Thursday, September 13, 2018

Pork and ways to cook it.

Pork is our main business. We started out with a few free range pigs and we now have hundreds. Over the years we've gone through various stages - sometimes we don't have enough pigs and then, like now, we have too many pigs! Pork in the shops appears to be very cheap and this is due to the fact that there has been a glut in the commercial market for a while. It has filtered down to us. So when you see really cheap pork, maybe think about how that pig was raised. It was most likely raised in a shed and never saw daylight until the day it was put on a truck to go to the abattoir.

Our pigs are happy pigs that get to live out side all their lives. They get to dig in the dirt, wallow in the mud and generally play around and explore.  We think that this improves the flavour - many people tell us that it has a clean fresh taste.

If you compare our prices with conventional pork, yes we are more expensive, but if you compare our pork with the price of meat in general, it's not so bad. So please consider that when you are next shopping.

Our free ranger packs have been quite popular with some of our customers and many say that they enjoy getting different cuts of meat that they don't normally cook with. Someone said the other day that they aren't sure what to do with diced pork. This blog to day is to mostly talk about different ways of cooking our pork.

Diced Pork  - I use this in a stirfry, casserole, curry or a soup. If you have a favourite chicken or pork recipe, think about swapping it out for pork. I do this all the time and there's quite a few recipes on the Recipe Tab that have pork - shanks or osso bucco - just use diced pork instead. I have even been known to make a Moroccan spiced pork dish - someone reminded me that that wasn't very traditional. I don't really care I'm a multicultural cook and love trying different flavours.  Please don't be scared to try something new.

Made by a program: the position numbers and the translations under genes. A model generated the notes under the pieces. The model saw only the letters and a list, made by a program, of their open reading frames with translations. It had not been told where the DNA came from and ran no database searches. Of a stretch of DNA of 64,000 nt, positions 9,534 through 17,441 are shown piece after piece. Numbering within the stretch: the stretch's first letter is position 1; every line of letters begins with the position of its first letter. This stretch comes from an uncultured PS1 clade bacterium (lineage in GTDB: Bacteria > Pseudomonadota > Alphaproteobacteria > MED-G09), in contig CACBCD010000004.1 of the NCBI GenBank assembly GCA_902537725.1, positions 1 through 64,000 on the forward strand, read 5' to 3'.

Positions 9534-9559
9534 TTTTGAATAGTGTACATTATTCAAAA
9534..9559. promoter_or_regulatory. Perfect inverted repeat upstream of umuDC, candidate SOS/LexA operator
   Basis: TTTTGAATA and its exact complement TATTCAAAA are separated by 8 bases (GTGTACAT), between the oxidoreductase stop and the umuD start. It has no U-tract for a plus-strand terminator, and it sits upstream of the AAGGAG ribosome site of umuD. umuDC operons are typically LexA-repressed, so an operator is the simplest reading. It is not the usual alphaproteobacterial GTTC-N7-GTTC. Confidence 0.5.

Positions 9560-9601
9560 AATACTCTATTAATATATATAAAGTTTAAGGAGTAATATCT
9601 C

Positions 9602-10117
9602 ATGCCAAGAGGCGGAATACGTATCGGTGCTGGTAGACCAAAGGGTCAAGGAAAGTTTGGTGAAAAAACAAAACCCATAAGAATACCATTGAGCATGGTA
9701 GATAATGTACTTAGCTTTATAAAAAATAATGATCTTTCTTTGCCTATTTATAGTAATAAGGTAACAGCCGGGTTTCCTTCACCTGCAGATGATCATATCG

Mince - If I have both beef and pork mince, I'll use a bag of each in spagetti bolognaise or lasagne, but if I only have pork (like now) I just use pork on it's own. You can use pork mince in any recipe that you would use beef or chicken mince. It makes excellent meatballs because it tends to stick together better than beef. I've also got plenty of recipes for pork mince. My favourite on the recipe tab of the blog is the Asian Style Meatballs, but just recently I made Low Tox Life Meatballs and they were really good. This is the recipe here. I basically followed the recipe but reduced the sweetener to one tablespoon honey and increased the broth because I like gravy/sauce.

And you can't go past a good lasagne. I like to use a grain free fresh pasta, but I have also made it with roasted, sliced pumpkin instead of the regular lasagne sheets.  You can also make tacos, nachos, savoury mince, pastry pie, shepherds pie (which Edmund cooked last night for us), or any mince dish really.

Pork Steaks - these can be cooked in any way you would cook a regular steak. The best part is that pork steaks are always tender! Don't overcook them, cook them about medium - you want them a little juicy still. They work exceptionally well, with a cream sauce (think Diane Sauce) or a mustard sauce, or just plain old onion gravy. We have collar, butterfly and sometimes leg steaks. The leg steaks are what you would use if you want to make schnitzel.



The other really important note to make with our pork, is that sometimes it does smell a bit stronger when you first take it out of the cryovac bag. The best thing to do, is to take the meat out and just leave it on a plate or in a bowl for a few minutes before actually cooking it. For some reason the cryovac smell seems to be stronger with pork than with any other meat.

If you have any doubts about how to cook our pork, please ask. I love cooking and should be able to give you multiple ideas!


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